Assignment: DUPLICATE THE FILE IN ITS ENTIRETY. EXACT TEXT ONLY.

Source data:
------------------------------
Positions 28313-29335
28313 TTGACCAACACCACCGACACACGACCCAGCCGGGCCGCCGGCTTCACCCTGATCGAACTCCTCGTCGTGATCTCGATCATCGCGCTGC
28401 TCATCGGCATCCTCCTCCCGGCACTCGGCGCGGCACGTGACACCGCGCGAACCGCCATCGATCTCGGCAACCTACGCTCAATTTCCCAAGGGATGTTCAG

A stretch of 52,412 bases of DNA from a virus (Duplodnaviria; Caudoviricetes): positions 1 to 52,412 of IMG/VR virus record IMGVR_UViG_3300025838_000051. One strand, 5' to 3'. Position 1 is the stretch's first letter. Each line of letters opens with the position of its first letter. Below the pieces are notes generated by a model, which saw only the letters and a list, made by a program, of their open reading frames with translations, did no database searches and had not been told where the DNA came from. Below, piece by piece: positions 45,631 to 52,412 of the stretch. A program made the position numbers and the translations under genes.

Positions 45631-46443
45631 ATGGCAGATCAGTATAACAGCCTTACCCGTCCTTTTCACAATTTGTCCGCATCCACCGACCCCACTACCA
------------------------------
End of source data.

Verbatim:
Positions 28313-29335
28313 TTGACCAACACCACCGACACACGACCCAGCCGGGCCGCCGGCTTCACCCTGATCGAACTCCTCGTCGTGATCTCGATCATCGCGCTGC
28401 TCATCGGCATCCTCCTCCCGGCACTCGGCGCGGCACGTGACACCGCGCGAACCGCCATCGATCTCGGCAACCTACGCTCAATTTCCCAAGGGATGTTCAG

A stretch of 52,412 bases of DNA from a virus (Duplodnaviria; Caudoviricetes): positions 1 to 52,412 of IMG/VR virus record IMGVR_UViG_3300025838_000051. One strand, 5' to 3'. Position 1 is the stretch's first letter. Each line of letters opens with the position of its first letter. Below the pieces are notes generated by a model, which saw only the letters and a list, made by a program, of their open reading frames with translations, did no database searches and had not been told where the DNA came from. Below, piece by piece: positions 45,631 to 52,412 of the stretch. A program made the position numbers and the translations under genes.

Positions 45631-46443
45631 ATGGCAGATCAGTATAACAGCCTTACCCGTCCTTTTCACAATTTGTCCGCATCCACCGACCCCACTACCA